National polling* recently commissioned by Hubbub found more than half of people (52%) said they are very concerned about the impact that climate change will have on their life and their community and 55% would like to see more happening in their local community to tackle climate change.
The survey results also highlighted some of the barriers to taking action with just under a third of people (32%) admitting they are unclear what role they can play as an individual in addressing climate change. Over 1 in 3 (37%) agreed that whilst climate change is a huge issue, they’re not sure their actions make much difference and 43% agreed with the statement that being environmentally-conscious is expensive.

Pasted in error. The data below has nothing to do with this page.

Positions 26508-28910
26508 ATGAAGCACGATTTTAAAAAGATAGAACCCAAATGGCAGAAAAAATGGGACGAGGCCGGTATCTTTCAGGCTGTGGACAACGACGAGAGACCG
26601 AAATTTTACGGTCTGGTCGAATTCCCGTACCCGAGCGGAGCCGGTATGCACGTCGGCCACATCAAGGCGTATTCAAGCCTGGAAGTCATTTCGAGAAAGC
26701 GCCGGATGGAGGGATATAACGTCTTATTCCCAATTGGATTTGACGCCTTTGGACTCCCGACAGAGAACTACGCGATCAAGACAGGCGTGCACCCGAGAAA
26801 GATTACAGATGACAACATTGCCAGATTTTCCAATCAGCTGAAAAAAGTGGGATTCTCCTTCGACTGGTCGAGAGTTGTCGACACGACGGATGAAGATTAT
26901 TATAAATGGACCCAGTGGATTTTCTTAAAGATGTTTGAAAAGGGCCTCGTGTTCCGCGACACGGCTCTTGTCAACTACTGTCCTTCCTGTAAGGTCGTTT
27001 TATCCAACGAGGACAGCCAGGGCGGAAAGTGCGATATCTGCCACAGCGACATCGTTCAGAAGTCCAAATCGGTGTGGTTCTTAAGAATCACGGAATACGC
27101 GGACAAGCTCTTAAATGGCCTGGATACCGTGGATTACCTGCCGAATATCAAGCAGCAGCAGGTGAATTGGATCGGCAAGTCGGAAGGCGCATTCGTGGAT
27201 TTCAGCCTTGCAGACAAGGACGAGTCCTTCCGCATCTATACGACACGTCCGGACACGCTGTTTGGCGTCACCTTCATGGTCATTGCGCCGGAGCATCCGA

The programme will initially focus on the areas of Hulme, Moss Side and Rusholme, Newton Heath and Miles Platting, Levenshulme, and the Northern Quarter, and will involve projects designed to help residents save money, improve their health and wellbeing, strengthen community cohesion and resilience, make life easier and create more spaces for the community to enjoy.
The programme will support the target set by Manchester City Council to be a zero-carbon city by 2038 or before – 12 years earlier than the national 2050 target. To achieve this citywide, emissions will need to reduce by 13 per cent every year until 2038. Supporting residents and communities to take action is a crucial part of achieving this ambition.